Is it actually a legal requirement that academic historians write peans to Van Bush, the OSRD and Big Science in World War II , before they get a sizeable grant ?
One might think so.
Very few historians have ever questioned whether it is really true -based on evidence, not on mere faith - that natural penicillin was 'rescued' by "Big Science" .
Rescued when penicillin was no longer made in hospital labs, close to the time & space that the hospital's patients was about to receive it, and instead was made in huge plants many weeks earlier and thousands of miles away .
Mom's biscuits, made fresh - right before her kids' eyes - moments before they ate them ---- they had to be unsafe eating, right ?? ----especially compared to biscuits made in a huge factory half a continent away and weeks earlier.
Most of us don't think so - Mom's biscuits didn't need any chemical preservatives to be edible - but industrial food ?
Full of the stuff.
Store bought biscuits are just full of traces of chemical preservatives.
True natural penicillin often did have natural impurities, materials made at the same time that penicillin itself was by the penicillium mold.
But were they unsafe ? The evidence simply isn't there that they ever caused death or serious harm.
Yes when penicillin was "purified" , some of these natural impurities were removed but also some were converted via chemical reactions with powerful solvents, into un-natural chemicals.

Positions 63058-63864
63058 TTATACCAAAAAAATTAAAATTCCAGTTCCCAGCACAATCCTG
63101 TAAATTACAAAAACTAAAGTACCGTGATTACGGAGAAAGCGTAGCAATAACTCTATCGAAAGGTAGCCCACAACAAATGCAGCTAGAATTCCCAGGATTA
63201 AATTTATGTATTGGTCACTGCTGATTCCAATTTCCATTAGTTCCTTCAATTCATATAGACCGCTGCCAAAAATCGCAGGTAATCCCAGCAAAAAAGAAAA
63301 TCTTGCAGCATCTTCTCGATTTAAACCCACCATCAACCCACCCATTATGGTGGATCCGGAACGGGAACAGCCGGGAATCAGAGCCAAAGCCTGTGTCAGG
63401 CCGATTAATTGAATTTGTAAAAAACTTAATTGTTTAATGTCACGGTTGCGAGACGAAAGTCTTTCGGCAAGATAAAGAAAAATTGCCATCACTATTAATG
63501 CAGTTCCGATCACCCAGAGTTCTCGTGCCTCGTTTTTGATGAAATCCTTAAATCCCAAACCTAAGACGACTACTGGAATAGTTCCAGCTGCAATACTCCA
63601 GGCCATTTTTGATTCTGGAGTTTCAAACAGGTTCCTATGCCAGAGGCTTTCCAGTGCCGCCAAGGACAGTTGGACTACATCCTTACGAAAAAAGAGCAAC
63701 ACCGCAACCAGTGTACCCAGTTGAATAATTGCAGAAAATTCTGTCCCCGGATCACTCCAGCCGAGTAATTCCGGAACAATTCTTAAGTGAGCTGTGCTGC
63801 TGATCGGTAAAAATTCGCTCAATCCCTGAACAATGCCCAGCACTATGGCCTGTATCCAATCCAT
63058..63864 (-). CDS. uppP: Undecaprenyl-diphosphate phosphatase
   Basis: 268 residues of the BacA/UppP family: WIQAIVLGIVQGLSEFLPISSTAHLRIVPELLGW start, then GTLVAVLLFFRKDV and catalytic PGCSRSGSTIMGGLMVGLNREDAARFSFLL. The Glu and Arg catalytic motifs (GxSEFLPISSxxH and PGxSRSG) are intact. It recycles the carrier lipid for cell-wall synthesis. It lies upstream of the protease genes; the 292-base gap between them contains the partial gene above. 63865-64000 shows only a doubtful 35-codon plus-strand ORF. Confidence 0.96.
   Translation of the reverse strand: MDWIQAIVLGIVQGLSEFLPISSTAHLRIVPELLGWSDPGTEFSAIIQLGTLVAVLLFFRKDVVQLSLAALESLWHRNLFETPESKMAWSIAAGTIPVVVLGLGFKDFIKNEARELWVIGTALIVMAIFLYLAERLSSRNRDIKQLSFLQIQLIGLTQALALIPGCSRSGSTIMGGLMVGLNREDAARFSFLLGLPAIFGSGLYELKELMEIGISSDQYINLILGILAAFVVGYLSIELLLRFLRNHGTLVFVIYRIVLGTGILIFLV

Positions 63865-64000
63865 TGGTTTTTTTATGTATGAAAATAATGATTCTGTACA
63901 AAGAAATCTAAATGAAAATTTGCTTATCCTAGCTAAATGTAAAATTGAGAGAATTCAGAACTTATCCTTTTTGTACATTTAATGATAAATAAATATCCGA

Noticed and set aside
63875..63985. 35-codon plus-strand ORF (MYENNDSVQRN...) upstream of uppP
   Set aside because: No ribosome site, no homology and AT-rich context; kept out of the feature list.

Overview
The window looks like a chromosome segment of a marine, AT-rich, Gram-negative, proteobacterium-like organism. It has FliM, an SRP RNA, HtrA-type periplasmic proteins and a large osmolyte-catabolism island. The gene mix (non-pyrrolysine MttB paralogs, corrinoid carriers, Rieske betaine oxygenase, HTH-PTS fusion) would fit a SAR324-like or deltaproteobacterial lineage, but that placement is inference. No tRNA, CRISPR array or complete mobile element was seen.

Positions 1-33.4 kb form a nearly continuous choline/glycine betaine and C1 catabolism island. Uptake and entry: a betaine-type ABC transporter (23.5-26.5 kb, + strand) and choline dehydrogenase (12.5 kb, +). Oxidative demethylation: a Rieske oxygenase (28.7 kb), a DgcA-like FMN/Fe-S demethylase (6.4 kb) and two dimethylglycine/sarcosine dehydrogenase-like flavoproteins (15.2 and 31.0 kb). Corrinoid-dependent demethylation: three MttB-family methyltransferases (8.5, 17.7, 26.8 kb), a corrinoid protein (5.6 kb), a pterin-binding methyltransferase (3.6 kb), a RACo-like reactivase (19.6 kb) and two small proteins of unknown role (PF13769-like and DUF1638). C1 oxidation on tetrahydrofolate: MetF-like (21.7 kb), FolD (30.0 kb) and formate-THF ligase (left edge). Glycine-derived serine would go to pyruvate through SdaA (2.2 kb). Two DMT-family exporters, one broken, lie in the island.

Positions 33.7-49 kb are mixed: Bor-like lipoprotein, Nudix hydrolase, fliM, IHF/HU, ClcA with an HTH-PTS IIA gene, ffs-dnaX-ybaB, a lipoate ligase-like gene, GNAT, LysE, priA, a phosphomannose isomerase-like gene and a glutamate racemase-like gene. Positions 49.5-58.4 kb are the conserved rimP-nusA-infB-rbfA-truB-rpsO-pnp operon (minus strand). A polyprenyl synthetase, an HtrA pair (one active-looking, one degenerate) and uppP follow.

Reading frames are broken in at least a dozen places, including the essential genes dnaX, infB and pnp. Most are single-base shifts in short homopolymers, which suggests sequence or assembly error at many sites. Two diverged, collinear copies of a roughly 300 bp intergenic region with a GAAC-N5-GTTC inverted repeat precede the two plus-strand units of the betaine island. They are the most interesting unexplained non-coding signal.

And traces of the solvents themselves are often dangerous - perhaps even more so than the natural impurities they were introduced to remove !
Technically, these chemicals are not (natural) impurities at all but contaminants (added during processing).
Some how, the chemistry-obsessed doctors and medical bureaucrats behind Big Science penicillin never publicly mentioned the new contaminants they had just introduced.
All they did was warn the public and other doctors against supposedly "dangerous" natural impurities ----- made by their free lance "natural " competitors in the hospital labs.
But by 1970, people could be more frank in print.
Industrial penicillin pioneer Ronald Hare described Canada's first batch of industrial penicillin (April 26th 1944) as 20 million units of strong goaty smelling penicillin.
This was thanks to traces of the rancid-smelling caprylic alcohol used in the processing (one of about a couple dozen strong chemicals used !) and - sigh ! - still as dirty yellow as any hospital lab made penicillin......